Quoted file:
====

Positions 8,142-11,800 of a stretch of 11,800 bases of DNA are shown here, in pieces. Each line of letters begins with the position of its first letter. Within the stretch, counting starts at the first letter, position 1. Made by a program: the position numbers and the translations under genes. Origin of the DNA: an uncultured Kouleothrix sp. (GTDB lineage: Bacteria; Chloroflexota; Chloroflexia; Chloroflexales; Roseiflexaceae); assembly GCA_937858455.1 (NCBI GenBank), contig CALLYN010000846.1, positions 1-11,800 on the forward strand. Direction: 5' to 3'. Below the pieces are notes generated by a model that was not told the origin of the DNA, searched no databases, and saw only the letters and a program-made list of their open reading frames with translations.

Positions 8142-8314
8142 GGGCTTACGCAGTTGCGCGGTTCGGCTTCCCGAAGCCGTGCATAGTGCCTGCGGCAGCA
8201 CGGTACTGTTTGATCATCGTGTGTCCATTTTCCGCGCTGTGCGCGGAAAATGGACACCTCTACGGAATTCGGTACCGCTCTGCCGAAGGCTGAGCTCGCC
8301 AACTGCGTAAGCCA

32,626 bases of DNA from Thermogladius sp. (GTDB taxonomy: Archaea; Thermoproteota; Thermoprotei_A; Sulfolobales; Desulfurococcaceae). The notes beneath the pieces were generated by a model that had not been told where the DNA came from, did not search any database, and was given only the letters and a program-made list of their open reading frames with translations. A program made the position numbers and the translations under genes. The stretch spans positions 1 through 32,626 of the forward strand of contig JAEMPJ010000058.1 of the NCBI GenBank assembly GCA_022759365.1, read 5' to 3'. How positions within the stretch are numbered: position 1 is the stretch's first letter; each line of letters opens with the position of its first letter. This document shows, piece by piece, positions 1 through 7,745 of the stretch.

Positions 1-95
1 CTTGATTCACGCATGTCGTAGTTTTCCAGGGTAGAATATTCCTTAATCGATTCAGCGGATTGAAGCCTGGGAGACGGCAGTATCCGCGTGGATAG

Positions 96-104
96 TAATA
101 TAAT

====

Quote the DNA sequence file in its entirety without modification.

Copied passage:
Positions 8,142-11,800 of a stretch of 11,800 bases of DNA are shown here, in pieces. Each line of letters begins with the position of its first letter. Within the stretch, counting starts at the first letter, position 1. Made by a program: the position numbers and the translations under genes. Origin of the DNA: an uncultured Kouleothrix sp. (GTDB lineage: Bacteria; Chloroflexota; Chloroflexia; Chloroflexales; Roseiflexaceae); assembly GCA_937858455.1 (NCBI GenBank), contig CALLYN010000846.1, positions 1-11,800 on the forward strand. Direction: 5' to 3'. Below the pieces are notes generated by a model that was not told the origin of the DNA, searched no databases, and saw only the letters and a program-made list of their open reading frames with translations.

Positions 8142-8314
8142 GGGCTTACGCAGTTGCGCGGTTCGGCTTCCCGAAGCCGTGCATAGTGCCTGCGGCAGCA
8201 CGGTACTGTTTGATCATCGTGTGTCCATTTTCCGCGCTGTGCGCGGAAAATGGACACCTCTACGGAATTCGGTACCGCTCTGCCGAAGGCTGAGCTCGCC
8301 AACTGCGTAAGCCA

32,626 bases of DNA from Thermogladius sp. (GTDB taxonomy: Archaea; Thermoproteota; Thermoprotei_A; Sulfolobales; Desulfurococcaceae). The notes beneath the pieces were generated by a model that had not been told where the DNA came from, did not search any database, and was given only the letters and a program-made list of their open reading frames with translations. A program made the position numbers and the translations under genes. The stretch spans positions 1 through 32,626 of the forward strand of contig JAEMPJ010000058.1 of the NCBI GenBank assembly GCA_022759365.1, read 5' to 3'. How positions within the stretch are numbered: position 1 is the stretch's first letter; each line of letters opens with the position of its first letter. This document shows, piece by piece, positions 1 through 7,745 of the stretch.

Positions 1-95
1 CTTGATTCACGCATGTCGTAGTTTTCCAGGGTAGAATATTCCTTAATCGATTCAGCGGATTGAAGCCTGGGAGACGGCAGTATCCGCGTGGATAG

Positions 96-104
96 TAATA
101 TAAT